Time to get horizontal completely although my long john top is in the gear loft which hangs above me so I will be laying on top of the sleeping bag once more in an attempt to cool down sufficiently for sleep. Also, it is my hope that I will awaken if rain begins so I can hurriedly toss on the rain fly and snap it in place.

Monday, August 6, 2001: Last night was uneventful and I slept better than previous nights. However I still slept in spurts. Also, I haven't quite recreated the perfect pillow from last May's trip. To cut weight down I left my small Slumberjack Quallofil pillow at home and am stuffing my fleece vest and flannel shirt into a Cascade Designs / ThermaRest pillow case. However, it is an art to finesse any clothing items into a comfortable pillow. In years past I would use the Slumberjack pillow but it is too soft so I began stuffing the pillow into the ThermaRest case which is just a bit smaller than one would normally use for the Slumberjack pillow. I found that this combination made the pillow a bit firmer or stiffer as the pillow did not have room to expand or flatten out. The added weight of the pillow would not have been appreciable and the enhanced sleep would have far outweighed any down side, no pun intended.

The paddle from Redpine through to Hogan was actually a fun day. We paddled out of Redpine Bay and found the portage to Lake La Muir in the small bay in the eastern end of the lake. This trail was a nice 735 meters walk in the woods but is uphill, then level and ends in a downhill section. That means whichever way you travel, you have an uphill climb initially. I found a section where the trail came around both a corner while making a descent and near a foot bridge or a walkway I waited for my prey and got some shots of Alex Nagy. The pictures along the trail some times remind us all of how much we work on these trips.

The paddle on Lake La Muir was fine as the wind was at our backs and, while we did have some work, near the eastern end of La Muir we encountered some paddlers headed west into the wind. The wind did not prove dangerous or difficult but I am always reminded of how we are at the mercy of the weather on trips. As I recall this portion of the trip, I was paddling with Gil, which is why I had time to use the camera along the portages. Gil carried the canoe and the food pack so I was carrying my personal pack and then was free to roam while the others did most of the real work.

If getting out of carrying the canoe or the lunch pack were not enough, another reason for remembering that I was with Gil relates to our "straight route" down La Muir in the wind. Gil must love sailing. In fact, he mentioned helping to crew a doctor's boat some time back. Well, we tacked and we tacked and we tacked trying to get the wind to help push the side of the boat as we paddled at the perfect angle. Of course, we arrived at the other end of the lake at the same time as everyone else. So all I can figure out is Gil wanted to see every square inch of the park on this trip.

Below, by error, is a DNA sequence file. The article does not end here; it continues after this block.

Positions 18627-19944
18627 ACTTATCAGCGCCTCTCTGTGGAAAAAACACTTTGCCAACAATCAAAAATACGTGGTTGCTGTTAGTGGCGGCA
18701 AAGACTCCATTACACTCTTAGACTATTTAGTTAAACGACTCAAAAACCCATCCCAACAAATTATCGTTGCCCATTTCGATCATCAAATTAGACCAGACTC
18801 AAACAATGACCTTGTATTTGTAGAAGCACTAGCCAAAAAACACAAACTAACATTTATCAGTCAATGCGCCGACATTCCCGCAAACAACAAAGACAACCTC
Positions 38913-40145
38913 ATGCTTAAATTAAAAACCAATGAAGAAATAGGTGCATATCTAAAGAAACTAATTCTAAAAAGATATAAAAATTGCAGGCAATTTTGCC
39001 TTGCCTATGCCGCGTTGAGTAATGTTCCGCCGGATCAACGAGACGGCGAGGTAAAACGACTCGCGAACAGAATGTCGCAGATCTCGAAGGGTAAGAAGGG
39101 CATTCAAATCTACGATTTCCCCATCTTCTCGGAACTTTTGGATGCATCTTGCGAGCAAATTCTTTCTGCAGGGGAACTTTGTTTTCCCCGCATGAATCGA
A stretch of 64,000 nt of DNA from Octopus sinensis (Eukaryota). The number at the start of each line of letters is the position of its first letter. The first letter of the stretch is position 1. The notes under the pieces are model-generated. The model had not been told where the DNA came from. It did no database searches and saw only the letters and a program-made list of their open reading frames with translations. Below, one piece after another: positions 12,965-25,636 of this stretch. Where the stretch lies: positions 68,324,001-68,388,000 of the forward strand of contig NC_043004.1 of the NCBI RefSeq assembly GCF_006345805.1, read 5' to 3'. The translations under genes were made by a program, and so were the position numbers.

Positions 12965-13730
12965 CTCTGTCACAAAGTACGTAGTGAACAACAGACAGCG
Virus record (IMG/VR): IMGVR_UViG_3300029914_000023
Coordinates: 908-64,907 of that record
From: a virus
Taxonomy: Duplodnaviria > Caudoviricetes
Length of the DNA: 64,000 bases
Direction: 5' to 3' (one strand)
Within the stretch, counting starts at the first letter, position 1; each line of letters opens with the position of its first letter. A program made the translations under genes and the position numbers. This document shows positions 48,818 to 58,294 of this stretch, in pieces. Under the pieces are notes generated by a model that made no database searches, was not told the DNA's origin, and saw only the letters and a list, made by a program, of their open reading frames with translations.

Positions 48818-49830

At the eastern end of La Muir there is a jog so as you are drawn to the sandy beach you curl right and go beyond this inviting spot and continue on through another small lake that during our trip smelled putrid. It was a good thing the winds were blowing. Soon we arrived at the dock along the Little Madawaska River and began unloading our four canoes in turn. The dock has room for two or three canoes but the gear from two boats is about all that can be handled without getting in each other's way.

There are wooden planks for the first 20 feet or so and then the trail down to the lower stretches of the Little Madawaska turns into a nice walk in the woods. At the upper end of the portage opposite the dock is an Osprey nest way up in one of the trees. At first we thought it was an eagle's nest, but later we confirmed it was built by Ospreys.

When I arrived at the end of the trail I had more time to myself so I pulled out the camera again and found a side trail to the water and walked out onto the small boulders and rocks which marked the end of the rapids through which the Little Madawaska trickled. The tall, green river grass was amazing to see from this spot and every now and then a cattail was seen along the edge of the river. I do not use the term riverbank as we possibly could have paddled part way into the tall grass. I have a couple of pictures which turned out nicely and the view of the canoes lined up on the landing and showing the narrow river with a sea of green grass is impressive in its own right.

Most of us would agree that this trip has provided the opportunity to see river, wide lakes, smaller lakes and creeks which remind us of the variety of nature and what a gift we have been given here on earth. The park is one way to protect this wilderness but changing our attitudes toward resource management can go a long way toward using nature wisely as we face changing needs in our society.

Surprisingly, the waters of Hogan Lake were much calmer as we paddled out of the grassy meandering of the Little Madawaska River section. Actually, the river was a pleasant paddle and I don't remember paddling for too long before we saw the open waters of Hogan. Hogan is an impressive lake and may be the largest of the lakes on this trip.

We stayed to the right or southern shore and paddled towards the islands where we knew there were some campsites. As we neared the islands we decided to paddle around the first island clockwise, as defined by citizens of the analog age. The campsite recommended in one of Kevin Callan's books was occupied by a group of women.